My life has changed completely. Before, I had time to see my friends, ride horses, go skiing, go to the gym a few times a week. Now I travel the world with my two prototype soles – I call them my children – which I carry around in a plastic bag.

E GEOX is now the biggest shoe manufacturer in Italy and the third-biggest in the world, all within a very short period of time. Has this speed surprised you and can you continue to grow?

At the moment we’re working at full pace, this is our maximum capacity. But if we want, it is possible to grow even further. We want to take a look at every aspect of shoes, including production, profitability, research and technology, retail support and so on.

E Your breathable sole is patented, but are you worried about competitors?

The largest problem was in China. There are many entrepreneurs who run into trouble with Chinese fakes. It’s necessary to protect everything in China.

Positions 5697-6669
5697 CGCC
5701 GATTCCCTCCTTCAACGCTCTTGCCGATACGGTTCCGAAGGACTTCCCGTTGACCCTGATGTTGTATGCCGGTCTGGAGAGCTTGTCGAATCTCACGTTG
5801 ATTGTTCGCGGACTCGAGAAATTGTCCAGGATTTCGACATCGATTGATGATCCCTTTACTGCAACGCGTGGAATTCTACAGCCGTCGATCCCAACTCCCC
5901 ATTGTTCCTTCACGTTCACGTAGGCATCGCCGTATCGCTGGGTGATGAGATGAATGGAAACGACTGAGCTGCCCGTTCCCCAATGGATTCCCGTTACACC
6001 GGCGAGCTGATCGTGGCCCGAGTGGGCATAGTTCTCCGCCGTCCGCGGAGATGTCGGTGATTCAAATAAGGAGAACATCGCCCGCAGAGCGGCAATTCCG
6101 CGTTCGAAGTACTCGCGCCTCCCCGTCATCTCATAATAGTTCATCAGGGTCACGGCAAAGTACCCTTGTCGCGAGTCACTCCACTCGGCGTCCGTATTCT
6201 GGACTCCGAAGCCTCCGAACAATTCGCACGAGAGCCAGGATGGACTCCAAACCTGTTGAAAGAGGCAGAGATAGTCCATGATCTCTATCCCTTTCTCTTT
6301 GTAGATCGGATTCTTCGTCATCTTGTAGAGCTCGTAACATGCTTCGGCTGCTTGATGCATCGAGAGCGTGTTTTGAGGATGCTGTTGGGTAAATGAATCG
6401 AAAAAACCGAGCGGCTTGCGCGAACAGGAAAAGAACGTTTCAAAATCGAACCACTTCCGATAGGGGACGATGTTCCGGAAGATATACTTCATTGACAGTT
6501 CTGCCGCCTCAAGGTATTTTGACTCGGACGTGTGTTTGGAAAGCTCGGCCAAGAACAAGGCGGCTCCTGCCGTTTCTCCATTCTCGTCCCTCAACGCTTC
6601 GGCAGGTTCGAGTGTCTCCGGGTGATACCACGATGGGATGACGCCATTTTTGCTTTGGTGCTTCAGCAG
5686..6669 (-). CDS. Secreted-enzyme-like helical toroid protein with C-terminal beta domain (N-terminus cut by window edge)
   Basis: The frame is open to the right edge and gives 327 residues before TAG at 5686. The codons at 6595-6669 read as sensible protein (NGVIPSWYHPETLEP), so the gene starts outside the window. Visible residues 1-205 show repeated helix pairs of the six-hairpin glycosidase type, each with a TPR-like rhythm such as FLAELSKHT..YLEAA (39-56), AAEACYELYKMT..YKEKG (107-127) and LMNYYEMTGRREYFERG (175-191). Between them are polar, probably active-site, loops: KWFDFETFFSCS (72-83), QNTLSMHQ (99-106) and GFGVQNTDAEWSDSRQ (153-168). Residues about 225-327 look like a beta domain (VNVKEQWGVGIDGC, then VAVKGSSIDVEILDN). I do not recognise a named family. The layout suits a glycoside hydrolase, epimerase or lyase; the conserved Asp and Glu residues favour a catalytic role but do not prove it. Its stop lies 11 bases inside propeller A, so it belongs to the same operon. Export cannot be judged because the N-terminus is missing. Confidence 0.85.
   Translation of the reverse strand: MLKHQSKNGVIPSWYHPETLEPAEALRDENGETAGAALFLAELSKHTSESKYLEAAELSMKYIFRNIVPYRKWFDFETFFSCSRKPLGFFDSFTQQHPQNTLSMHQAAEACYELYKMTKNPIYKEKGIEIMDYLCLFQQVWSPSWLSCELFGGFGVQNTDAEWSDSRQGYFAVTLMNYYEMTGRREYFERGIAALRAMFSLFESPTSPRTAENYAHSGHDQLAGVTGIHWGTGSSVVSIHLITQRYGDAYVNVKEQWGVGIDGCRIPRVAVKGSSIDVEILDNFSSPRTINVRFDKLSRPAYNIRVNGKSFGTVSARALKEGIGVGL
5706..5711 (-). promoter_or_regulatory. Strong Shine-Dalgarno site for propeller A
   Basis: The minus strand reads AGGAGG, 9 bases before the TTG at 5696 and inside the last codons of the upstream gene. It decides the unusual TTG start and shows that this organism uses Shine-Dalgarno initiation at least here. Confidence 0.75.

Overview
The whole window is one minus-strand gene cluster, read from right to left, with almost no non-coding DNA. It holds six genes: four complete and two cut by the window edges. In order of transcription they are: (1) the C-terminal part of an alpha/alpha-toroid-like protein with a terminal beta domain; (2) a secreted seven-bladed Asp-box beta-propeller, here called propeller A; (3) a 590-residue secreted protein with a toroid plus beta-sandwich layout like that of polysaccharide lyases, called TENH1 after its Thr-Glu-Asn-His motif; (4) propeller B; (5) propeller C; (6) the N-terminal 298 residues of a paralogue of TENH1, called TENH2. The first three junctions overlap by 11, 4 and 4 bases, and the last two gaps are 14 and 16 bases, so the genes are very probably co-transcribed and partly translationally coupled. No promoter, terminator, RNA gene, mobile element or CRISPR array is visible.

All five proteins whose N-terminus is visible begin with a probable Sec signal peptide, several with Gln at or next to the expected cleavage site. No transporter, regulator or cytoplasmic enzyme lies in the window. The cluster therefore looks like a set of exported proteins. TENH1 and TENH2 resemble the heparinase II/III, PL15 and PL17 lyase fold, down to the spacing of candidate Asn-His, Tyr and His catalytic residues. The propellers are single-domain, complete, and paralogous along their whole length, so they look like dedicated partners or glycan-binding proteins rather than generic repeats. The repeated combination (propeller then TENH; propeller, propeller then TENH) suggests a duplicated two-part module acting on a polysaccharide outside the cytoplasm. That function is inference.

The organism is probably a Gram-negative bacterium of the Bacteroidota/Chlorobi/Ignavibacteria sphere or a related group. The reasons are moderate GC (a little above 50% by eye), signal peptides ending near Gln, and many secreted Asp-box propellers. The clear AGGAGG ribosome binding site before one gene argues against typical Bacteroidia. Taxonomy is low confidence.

Eight years ago, I went there and asked the patent department in Beijing to recognize our patent. They got us a patent after five years. As soon as we received it, we came back to China and within two years we opened 140 points of sale across the country.

Within Europe, where GEOX is the number one brand in this business, no one copies us. But in case someone does try, we’re able to defend ourselves because we have the patents.

E When students are taught entrepreneurship, the problem of access to capital can be bewildering. Whenever we have a good idea that we really believe in, it’s access to funds that’s the biggest obstacle. What kind of advice can you give to young Lebanese entrepreneurs?

When I was beginning, I started slowly because I didn’t have any experience in business issues or running a factory. I went to see the local bank in Treviso, and talked to the manager. I convinced him to give me a very limited season credit – there are two seasons for shoes, summer and winter.

I fulfilled my obligations and the next season he agreed to renew the credit. This went on for three or four seasons, and my family didn’t put money into the operation.

Later, when GEOX was profitable, I didn’t use any of the company money for any personal use but instead reinvested it all. Gradually, as we did better and better and became known, banks from all around Europe came to offer us money.